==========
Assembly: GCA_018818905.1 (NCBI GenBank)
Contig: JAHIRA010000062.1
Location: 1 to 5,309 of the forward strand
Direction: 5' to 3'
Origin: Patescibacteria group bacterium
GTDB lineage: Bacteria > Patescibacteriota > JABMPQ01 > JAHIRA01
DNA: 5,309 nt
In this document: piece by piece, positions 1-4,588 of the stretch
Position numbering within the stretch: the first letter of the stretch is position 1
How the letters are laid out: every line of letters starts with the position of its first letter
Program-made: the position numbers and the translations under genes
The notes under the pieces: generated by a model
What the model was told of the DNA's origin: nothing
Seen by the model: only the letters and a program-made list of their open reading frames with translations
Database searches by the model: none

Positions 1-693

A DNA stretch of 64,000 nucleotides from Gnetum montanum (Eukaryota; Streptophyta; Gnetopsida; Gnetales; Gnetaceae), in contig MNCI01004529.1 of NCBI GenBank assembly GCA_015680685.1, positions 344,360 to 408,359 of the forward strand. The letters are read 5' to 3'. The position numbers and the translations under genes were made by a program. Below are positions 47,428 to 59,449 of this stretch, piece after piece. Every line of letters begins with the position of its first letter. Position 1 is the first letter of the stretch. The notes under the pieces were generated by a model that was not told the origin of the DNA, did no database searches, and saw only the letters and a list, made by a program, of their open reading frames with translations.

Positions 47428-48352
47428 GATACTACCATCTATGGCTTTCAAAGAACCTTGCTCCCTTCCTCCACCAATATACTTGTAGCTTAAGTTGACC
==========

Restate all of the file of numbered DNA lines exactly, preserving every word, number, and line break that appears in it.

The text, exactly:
Assembly: GCA_018818905.1 (NCBI GenBank)
Contig: JAHIRA010000062.1
Location: 1 to 5,309 of the forward strand
Direction: 5' to 3'
Origin: Patescibacteria group bacterium
GTDB lineage: Bacteria > Patescibacteriota > JABMPQ01 > JAHIRA01
DNA: 5,309 nt
In this document: piece by piece, positions 1-4,588 of the stretch
Position numbering within the stretch: the first letter of the stretch is position 1
How the letters are laid out: every line of letters starts with the position of its first letter
Program-made: the position numbers and the translations under genes
The notes under the pieces: generated by a model
What the model was told of the DNA's origin: nothing
Seen by the model: only the letters and a program-made list of their open reading frames with translations
Database searches by the model: none

Positions 1-693

A DNA stretch of 64,000 nucleotides from Gnetum montanum (Eukaryota; Streptophyta; Gnetopsida; Gnetales; Gnetaceae), in contig MNCI01004529.1 of NCBI GenBank assembly GCA_015680685.1, positions 344,360 to 408,359 of the forward strand. The letters are read 5' to 3'. The position numbers and the translations under genes were made by a program. Below are positions 47,428 to 59,449 of this stretch, piece after piece. Every line of letters begins with the position of its first letter. Position 1 is the first letter of the stretch. The notes under the pieces were generated by a model that was not told the origin of the DNA, did no database searches, and saw only the letters and a list, made by a program, of their open reading frames with translations.

Positions 47428-48352
47428 GATACTACCATCTATGGCTTTCAAAGAACCTTGCTCCCTTCCTCCACCAATATACTTGTAGCTTAAGTTGACC